Politics: No guarantees as Ulster pushes on the door of peace

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The Independent Online
Is the IRA falling apart? Will the Belfast political talks make headway? Our Ireland correspondent forecasts an eventful road ahead for the Northern Ireland peace process.

One wise old political bird, asked recently if he thought the peace process would work, smiled and said: "We should know within ten years." He was, he explained, not being facetious, but simply reflecting the fact that a return to violence will remain a possibility for many years to come.

The benign scenario for both the British and Irish governments is that the republican movement and the Ulster Unionist party remain intact and that, hopefully by next year, both may find it possible to subscribe to a new deal.

This could open the door to a new era in which both sides would feel able to subscribe to agreed new institutions. Yet even such a historic breakthrough would not guarantee peace, for there will always be the potential for an unravelling of the process, beginning on either the republican or loyalist sides.

Still less are any guarantees available at the moment. No one can be sure that the republican movement will first of all stay in one piece, and then go on to accept a political settlement which will undoubtedly leave a border in Ireland.

Similarly no one can be confident that a deal palatable to republicans will also be acceptable to David Trimble's Ulster Unionists, subject as they are to constant flank attacks from the eternally dissident and dissonant Rev Ian Paisley.

On the republican side, however, those loyal to Sinn Fein president Gerry Adams are - so far at least - successfully holding the line against their internal dissidents. In the past few weeks they have lost up to a dozen Sinn Fein members in Co Louth in the Irish Republic, as well as five of the 13 members of the IRA executive, which is a sort of advisory board made up of distinguished IRA greybeards.

There is a high degree of internal confidence in the Adams leadership. But below this there are undercurrents of worry at about an arrangement which would leave the border intact and the British still in Ireland. Republicans also grumble about what they characterise as lack of movement on issues such as prisoners.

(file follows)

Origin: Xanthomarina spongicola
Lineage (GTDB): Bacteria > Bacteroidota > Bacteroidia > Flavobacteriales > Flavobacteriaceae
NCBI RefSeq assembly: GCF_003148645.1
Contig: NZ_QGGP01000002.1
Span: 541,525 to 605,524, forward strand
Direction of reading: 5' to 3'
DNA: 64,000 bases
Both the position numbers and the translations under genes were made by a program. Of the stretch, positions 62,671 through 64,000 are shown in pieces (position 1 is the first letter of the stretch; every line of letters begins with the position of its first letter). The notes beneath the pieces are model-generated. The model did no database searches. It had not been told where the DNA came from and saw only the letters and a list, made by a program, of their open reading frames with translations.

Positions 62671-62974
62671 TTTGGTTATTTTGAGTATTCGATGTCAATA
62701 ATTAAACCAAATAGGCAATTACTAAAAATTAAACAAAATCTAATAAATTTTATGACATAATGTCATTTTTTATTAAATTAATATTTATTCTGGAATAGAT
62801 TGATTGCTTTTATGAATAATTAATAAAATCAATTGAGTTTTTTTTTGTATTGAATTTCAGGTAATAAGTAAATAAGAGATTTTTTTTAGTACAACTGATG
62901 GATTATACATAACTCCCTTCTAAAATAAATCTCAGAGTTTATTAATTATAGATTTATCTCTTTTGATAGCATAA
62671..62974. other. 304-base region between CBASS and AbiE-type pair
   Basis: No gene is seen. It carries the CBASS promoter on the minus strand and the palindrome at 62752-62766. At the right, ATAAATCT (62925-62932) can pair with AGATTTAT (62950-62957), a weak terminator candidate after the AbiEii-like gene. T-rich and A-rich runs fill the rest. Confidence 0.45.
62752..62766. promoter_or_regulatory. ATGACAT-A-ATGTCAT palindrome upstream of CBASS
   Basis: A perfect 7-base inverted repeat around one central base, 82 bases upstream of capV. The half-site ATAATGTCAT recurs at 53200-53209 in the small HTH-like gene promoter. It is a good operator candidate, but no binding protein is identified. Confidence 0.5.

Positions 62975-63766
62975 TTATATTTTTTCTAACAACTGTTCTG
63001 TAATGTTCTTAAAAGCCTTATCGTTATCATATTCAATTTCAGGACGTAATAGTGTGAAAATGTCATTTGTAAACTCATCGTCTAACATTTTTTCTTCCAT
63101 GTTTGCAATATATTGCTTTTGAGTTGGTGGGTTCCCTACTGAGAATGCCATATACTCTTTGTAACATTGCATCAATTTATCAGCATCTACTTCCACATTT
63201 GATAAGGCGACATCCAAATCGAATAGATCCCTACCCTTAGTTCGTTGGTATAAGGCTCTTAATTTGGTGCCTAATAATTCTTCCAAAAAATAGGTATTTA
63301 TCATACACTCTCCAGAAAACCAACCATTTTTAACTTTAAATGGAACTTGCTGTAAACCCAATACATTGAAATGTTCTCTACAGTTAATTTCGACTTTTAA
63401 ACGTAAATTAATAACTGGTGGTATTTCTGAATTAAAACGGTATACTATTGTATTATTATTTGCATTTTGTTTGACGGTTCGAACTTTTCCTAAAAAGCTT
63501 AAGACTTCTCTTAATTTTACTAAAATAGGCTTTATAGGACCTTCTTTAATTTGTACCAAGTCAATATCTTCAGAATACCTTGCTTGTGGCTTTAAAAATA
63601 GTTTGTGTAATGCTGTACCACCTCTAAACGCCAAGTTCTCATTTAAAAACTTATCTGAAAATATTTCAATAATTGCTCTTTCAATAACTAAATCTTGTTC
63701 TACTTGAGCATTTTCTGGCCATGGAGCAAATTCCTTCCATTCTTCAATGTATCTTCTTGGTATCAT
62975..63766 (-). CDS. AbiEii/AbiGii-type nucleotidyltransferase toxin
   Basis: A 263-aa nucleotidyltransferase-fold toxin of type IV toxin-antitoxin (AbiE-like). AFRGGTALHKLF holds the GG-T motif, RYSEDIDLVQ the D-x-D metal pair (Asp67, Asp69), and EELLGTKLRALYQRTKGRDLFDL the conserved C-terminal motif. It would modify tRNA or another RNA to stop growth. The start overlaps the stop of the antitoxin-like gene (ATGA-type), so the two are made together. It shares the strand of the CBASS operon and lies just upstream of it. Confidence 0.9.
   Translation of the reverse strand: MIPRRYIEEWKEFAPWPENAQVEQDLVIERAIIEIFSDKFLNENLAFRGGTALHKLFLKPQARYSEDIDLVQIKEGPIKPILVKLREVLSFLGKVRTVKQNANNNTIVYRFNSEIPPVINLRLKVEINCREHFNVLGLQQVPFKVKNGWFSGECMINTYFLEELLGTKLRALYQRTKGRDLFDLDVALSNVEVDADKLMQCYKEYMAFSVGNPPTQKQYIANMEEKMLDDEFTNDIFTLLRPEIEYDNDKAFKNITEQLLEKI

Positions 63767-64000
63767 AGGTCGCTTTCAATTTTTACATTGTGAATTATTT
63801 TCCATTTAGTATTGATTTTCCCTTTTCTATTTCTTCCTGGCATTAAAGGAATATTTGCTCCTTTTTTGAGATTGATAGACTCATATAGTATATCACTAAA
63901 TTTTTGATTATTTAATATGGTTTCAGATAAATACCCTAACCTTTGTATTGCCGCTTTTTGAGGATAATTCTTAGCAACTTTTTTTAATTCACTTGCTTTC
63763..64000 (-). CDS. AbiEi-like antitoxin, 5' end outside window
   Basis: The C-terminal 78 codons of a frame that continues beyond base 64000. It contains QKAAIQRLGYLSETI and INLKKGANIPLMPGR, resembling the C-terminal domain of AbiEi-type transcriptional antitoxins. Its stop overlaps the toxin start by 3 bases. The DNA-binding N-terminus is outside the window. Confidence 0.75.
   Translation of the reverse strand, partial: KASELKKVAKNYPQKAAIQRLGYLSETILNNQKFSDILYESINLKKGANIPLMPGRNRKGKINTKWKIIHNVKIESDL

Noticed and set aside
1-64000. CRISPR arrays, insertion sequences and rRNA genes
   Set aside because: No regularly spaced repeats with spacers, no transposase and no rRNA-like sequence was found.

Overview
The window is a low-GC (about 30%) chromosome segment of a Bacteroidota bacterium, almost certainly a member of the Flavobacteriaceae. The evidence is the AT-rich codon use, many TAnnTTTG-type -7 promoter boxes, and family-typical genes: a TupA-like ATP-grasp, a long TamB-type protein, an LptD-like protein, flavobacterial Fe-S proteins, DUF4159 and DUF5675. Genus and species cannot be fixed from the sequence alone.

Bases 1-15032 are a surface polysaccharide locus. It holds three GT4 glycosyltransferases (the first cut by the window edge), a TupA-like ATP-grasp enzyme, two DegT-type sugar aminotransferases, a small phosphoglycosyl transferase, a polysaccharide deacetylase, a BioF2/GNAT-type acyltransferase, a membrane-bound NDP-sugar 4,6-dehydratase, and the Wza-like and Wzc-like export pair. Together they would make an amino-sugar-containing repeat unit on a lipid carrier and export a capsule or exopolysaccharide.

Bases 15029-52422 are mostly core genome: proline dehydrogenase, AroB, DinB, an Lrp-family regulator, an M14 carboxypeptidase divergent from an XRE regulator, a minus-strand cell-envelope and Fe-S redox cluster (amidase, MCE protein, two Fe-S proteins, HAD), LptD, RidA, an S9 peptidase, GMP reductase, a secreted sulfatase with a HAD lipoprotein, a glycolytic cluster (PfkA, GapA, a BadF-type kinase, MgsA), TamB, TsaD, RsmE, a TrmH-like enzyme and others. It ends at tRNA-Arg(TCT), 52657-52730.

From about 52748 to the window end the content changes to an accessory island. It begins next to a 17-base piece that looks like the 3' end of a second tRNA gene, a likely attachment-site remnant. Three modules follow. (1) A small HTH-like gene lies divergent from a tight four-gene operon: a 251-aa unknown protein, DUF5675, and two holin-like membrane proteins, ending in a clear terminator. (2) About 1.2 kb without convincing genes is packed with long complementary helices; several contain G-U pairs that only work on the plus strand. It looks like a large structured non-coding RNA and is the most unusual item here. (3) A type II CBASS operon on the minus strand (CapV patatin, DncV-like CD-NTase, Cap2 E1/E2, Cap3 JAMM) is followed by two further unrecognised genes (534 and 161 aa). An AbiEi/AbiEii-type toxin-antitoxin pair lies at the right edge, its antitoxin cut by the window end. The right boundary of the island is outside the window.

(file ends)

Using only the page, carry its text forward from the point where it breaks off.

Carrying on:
Selling what the hardliners will denounce as a partitionist arrangement is a problem for the future. For the moment, however, the IRA and Sinn Fein are engaged in a propaganda battle with the five dissenters about the extent of divisions.

The dissenters are not doing well. They were resoundingly voted down at an important IRA meeting; they seem disorganised; and they lack a single charismatic leader. They have also gone public with their criticisms, which does not go down well within the republican omerta culture; and they have wildly exaggerated their support, with the result that any future claims from them will be received with great scepticism.

They also face a republican leadership which has for more than two decades shown consummate infighting and manoeuvring skills within republicanism. But perhaps most tellingly of all they have not voiced an alternative to the Adams strategy: a simple cry of "back to the war" would find few takers.

Observers at all points of the political compass are watching for signs of further republican fissures, which cannot be ruled out. But as of now the odds are stacked against the dissenters.

While all this has been going on outside the talks, precious little has been moving within Stormont. The two governments and most of the parties have been in the same building but there has been, by all accounts, little or no meeting of minds.

While the Ulster Unionists have often been in the same room as Sinn Fein, they resolutely refuse to have any direct contact or dealing with the republicans. For many weeks now the parties have been setting out their positions in a generalised way. "We've just been surfing the agenda," as one delegate put it.

Many of the other parties criticise the Ulster Unionists for allegedly not taking the talks seriously enough. David Trimble rarely appears, they complain, UUP documents are so terse as to be almost contemptuous, and party representatives are said to be at times churlish and rude.

Part of the explanation for this may lie in the fact that Unionism has already experienced the type of split which the republicans are now trying to cope with. Mr Paisley and an ally, Robert McCartney, are campaigning for a complete Unionist withdrawal from the talks.

Yesterday the process moved into a different and potentially crucial phase, which may indicate whether genuine engagement and real horse-trading is possible within the present talks format. The next few weeks will see an intensive round of bilateral meetings as the chairman, former US Senator George Mitchell, and the British government probe for areas of possible flexibility and compromise. This may help show whether Unionists and republicans will be looking over their shoulders at their critics, or whether relationships can be established to make movement possible.

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